Notre Dame Law School professor and former CCHR director Douglass Cassel will join Colombian President Juan Manuel Santos at the 2016 Nobel Peace Prize ceremony Saturday (December 10) in Oslo, Norway. Santos will receive his prize from the chairman of the Norwegian Nobel Committee in the presence of King Harald V of Norway.
Santos was named the 2016 Nobel Peace Prize laureate October 7 “for his resolute efforts to bring Colombia’s more than 50-year-long civil war with the country’s largest rebel group, the FARC (Revolutionary Armed Forces of Colombia), to an end.” Cassel, who played a crucial role in the peace talks, will join Santos at his request.
Although Colombians voted against the peace agreement in October, the country’s Congress approved a revised peace accord November 30 between the government and the FARC guerrillas.
“This means that real steps toward peace — demobilization and disarmament of the guerrillas — will now begin,” Cassel said. “While much legislative and constitutional reform work remains to be accomplished in Congress, the process of ending the longest civil war in the hemisphere now appears to be irreversible.
“I can think of no one more deserving than President Santos to win the Nobel Peace Prize,” Cassel said. “He has long persevered in the pursuit of peace, in spite of many obstacles. When Colombians voted by a razor-thin margin to reject the negotiated peace agreement, he responded by convening a national dialogue to see what could be improved, and by declaring his determination to work for peace until his last day in office. President Santos is truly a man who has peace in his heart.”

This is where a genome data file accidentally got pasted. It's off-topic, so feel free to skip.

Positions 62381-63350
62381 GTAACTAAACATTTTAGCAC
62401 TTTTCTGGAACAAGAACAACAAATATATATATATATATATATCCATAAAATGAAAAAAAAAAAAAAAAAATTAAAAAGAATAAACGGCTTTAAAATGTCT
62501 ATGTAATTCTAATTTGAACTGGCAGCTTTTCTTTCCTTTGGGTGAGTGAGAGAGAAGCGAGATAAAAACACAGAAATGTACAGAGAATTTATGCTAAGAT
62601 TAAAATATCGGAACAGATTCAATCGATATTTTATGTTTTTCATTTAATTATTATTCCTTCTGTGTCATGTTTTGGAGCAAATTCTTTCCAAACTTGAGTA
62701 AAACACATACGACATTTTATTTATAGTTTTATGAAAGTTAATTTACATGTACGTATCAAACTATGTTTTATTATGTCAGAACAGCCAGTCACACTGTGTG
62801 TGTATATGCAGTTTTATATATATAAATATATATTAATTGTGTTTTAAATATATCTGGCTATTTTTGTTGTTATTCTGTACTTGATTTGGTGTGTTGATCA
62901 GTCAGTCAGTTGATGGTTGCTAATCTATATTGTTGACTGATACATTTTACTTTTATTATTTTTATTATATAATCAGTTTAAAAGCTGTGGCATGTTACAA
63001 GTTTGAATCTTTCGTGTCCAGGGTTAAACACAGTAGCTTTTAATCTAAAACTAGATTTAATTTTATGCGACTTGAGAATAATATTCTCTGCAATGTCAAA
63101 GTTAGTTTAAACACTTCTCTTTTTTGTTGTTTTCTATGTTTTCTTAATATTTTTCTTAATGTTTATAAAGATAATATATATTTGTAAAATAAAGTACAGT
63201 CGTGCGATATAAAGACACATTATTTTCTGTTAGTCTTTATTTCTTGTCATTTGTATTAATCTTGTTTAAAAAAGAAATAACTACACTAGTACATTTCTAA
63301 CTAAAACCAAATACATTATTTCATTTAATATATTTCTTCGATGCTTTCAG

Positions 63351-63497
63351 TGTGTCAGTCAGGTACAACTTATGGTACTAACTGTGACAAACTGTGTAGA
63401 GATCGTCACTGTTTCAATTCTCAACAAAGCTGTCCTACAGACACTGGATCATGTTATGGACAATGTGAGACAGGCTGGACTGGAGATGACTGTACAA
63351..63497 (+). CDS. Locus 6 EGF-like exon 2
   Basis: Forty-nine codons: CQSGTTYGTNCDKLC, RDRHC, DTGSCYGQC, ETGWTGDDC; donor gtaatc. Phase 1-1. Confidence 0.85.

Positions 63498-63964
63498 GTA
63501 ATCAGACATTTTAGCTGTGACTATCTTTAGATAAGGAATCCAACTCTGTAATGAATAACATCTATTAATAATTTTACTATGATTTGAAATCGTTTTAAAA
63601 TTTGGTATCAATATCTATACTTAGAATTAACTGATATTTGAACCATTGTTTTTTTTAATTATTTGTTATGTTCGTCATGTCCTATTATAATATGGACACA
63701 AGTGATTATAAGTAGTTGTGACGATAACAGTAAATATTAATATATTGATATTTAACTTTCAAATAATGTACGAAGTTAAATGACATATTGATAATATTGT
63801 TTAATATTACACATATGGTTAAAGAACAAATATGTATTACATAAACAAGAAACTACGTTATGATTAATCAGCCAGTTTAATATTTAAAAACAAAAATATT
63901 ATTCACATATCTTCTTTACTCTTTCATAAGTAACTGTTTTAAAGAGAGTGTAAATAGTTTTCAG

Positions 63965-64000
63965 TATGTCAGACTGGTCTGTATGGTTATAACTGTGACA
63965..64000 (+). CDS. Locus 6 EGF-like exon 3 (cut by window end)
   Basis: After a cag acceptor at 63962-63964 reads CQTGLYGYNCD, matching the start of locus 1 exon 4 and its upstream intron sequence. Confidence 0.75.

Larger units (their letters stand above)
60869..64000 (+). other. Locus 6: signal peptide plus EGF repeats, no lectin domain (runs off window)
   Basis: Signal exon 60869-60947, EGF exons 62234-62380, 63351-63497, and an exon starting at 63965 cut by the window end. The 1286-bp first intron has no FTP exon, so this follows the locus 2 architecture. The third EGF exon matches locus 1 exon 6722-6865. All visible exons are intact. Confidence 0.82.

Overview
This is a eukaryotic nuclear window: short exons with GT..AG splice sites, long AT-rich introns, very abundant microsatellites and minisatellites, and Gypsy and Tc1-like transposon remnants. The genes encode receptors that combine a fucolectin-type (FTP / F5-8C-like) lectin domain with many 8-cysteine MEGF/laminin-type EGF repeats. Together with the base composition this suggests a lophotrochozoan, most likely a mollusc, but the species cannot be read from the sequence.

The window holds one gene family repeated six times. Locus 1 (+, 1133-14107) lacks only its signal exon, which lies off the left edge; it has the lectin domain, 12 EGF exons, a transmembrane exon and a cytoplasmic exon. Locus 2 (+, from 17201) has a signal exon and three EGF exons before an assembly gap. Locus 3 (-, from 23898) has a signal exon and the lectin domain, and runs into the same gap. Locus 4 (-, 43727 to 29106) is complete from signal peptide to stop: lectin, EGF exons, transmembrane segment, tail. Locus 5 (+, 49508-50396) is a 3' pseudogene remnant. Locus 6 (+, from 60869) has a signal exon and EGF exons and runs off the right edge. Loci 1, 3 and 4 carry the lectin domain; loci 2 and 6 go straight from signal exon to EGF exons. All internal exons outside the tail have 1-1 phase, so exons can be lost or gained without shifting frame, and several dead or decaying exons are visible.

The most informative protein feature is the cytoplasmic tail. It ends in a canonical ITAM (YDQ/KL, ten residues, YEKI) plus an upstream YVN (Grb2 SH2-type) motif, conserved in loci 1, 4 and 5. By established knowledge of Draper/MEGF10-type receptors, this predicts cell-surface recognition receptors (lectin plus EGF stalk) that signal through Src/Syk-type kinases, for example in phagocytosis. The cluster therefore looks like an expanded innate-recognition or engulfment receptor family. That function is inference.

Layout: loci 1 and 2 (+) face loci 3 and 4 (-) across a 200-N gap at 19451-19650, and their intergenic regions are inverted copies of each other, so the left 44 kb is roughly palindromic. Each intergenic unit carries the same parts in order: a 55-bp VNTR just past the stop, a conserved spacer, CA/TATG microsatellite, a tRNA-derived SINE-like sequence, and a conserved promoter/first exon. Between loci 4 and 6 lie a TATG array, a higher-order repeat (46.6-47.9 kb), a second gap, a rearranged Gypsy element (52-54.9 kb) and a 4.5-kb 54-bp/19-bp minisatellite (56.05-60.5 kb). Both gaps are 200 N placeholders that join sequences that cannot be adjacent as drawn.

Now an adviser to CCHR, Cassel was appointed by Santos to a bilateral working group tasked with developing proposals for legal mechanisms to hold accountable those responsible for the most serious acts of violence committed by both the government and the rebel forces during the war.
On September 25, Santos presented Cassel with the Order of Merit, Colombia’s highest award granted to foreign citizens, for his service to government in helping to negotiate the transitional justice component of the peace agreement.
(Watch Cassel’s Fighting For Lasting Peace)